Article Originally Published by Ileana Garnand on North Texas Daily
Article Originally Published by on North Texas Daily
Some students are calling for the university to reduce the cost of mandatory student fees and tuition, citing they face financial hardship, cannot use all the university’s services and will not get the same quality of education.
The Student Services Fee charges $12.41 per credit hour, equaling out to $186.15 for students taking 15 hours of courses.
During summer 2020 class sessions, the university waived the Athletic Fee, Medical Service Fee, Recreational Facility Fee, Student Union Fee and the Transportation Fee.
Assistant Director of Reputation Management Leigh Anne Gullett said she was told “[t]he university’s tuition and fee structure will remain the same” but is waiting for additional details in regards to students being charged for canceled programs.
Marketing senior Bita Motiie said she thinks the university should reduce tuition costs since students “will not be able to receive our money’s worth of education in which we are entering into thousands of dollars of debt for.”
Motiie is taking summer classes online and said she has experienced many issues with their delivery.
“My professors are met with almost daily technical issues,” Motiie said. “[There is] no proper formatting of online classwork and it’s like a whole lack of communication on how to even educate us. There are not enough online tools or education for faculty for them to properly teach online. We are literally only learning from an overpriced textbook at this point.”
Computer engineering senior Micah Warren said he is also concerned about fall courses and believes the university should reduce tuition and fees.
“No matter how much you say the online classes are going to be the same quality as in-person classes, it’ll never be true,” Warren said. “Sitting in a classroom instead of some room in your house makes a massive difference in how students absorb information.”
Incoming Ecology freshman Nicholas Medina said the pandemic has caused financial strain for him and his family, and he feels students should be charged less for fall.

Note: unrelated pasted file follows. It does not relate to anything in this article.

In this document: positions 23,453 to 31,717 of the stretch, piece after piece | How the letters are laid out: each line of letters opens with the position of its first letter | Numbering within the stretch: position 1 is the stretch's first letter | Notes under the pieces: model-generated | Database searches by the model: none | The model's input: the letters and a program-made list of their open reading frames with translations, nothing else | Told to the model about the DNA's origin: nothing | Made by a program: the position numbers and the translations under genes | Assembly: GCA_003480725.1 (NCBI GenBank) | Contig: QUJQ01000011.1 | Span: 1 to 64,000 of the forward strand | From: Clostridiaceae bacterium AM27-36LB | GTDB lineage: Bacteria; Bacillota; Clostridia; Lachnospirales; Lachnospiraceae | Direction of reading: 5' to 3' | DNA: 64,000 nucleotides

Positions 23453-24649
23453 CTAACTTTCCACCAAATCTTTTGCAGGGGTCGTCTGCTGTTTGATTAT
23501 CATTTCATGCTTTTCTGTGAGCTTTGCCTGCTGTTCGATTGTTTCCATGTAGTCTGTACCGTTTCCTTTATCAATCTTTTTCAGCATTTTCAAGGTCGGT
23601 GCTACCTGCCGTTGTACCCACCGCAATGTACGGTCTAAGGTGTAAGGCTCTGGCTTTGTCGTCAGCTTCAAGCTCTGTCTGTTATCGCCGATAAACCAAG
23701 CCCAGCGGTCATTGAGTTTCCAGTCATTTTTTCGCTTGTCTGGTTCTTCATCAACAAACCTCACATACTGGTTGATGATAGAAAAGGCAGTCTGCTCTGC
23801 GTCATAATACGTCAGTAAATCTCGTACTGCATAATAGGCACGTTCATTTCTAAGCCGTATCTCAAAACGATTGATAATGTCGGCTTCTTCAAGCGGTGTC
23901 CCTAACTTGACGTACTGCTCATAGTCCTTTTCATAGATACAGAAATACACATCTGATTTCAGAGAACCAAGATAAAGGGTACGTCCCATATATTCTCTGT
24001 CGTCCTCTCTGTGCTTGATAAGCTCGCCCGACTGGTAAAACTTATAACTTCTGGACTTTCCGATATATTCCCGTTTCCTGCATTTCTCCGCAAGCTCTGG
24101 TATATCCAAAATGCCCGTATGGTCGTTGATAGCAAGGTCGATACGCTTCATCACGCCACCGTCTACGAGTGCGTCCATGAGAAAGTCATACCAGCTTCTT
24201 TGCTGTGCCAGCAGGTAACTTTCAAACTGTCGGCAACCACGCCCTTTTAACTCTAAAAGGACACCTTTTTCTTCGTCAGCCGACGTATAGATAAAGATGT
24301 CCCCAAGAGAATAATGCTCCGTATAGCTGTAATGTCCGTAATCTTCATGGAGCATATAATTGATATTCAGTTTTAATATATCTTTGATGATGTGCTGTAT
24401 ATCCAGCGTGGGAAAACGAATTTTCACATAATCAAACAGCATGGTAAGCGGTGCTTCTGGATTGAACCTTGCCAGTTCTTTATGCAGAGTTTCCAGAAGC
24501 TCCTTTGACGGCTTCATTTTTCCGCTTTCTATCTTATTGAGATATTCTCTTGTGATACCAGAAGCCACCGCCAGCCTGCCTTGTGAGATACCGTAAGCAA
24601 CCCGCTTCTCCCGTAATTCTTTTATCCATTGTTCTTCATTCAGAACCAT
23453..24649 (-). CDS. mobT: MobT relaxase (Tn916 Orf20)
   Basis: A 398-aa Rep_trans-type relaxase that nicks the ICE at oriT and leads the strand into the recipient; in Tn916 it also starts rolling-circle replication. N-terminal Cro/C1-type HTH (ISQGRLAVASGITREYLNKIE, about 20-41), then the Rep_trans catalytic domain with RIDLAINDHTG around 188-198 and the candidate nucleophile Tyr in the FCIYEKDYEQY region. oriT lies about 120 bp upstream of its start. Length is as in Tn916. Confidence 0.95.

“A majority of classes are online and this is problematic for me as I’ve already gotten my housing paid for,” Medina said. “My dad — who works in the hotel industry and is our family’s main source of income — lost his job. Things are really hard right now. If UNT wants to start positive with new students, I think they need to hear us.”
Despite student opinion, members of the Student Service Fee Advisory Committee told the North Texas Daily student service fees for the upcoming fall semester will likely not be reduced to account for remote delivery of courses.
“As an online student[…] I can confirm that tuition is the same for online classes as in-person classes, even during a non-pandemic semester,” Graduate Student Council President Tiffany E. Miller said in an email to the Daily.
Miller, who is also a member of the SSFAC, said she was not aware of any reduction of the on-campus student fees paid by the majority of the student body, waived to those who belong to a completely online degree program.
Student Government Association Vice President Cameron Combs said life on campus in the fall will not include everything that students have paid for in the previous semesters.
“I am aware that somethings [sic] that are under the student service fee won’t be happening this year,” Combs said in an email to the Daily.
Featured Image: A student boards a bus in front of the Union in April 9, 2019. The university does not have plans to lower tuition or fees for the fall semester, even though some programs will be cut, such as the Distinguished Lecture Series. Image by Samuel Gomez
Source: North Texas Daily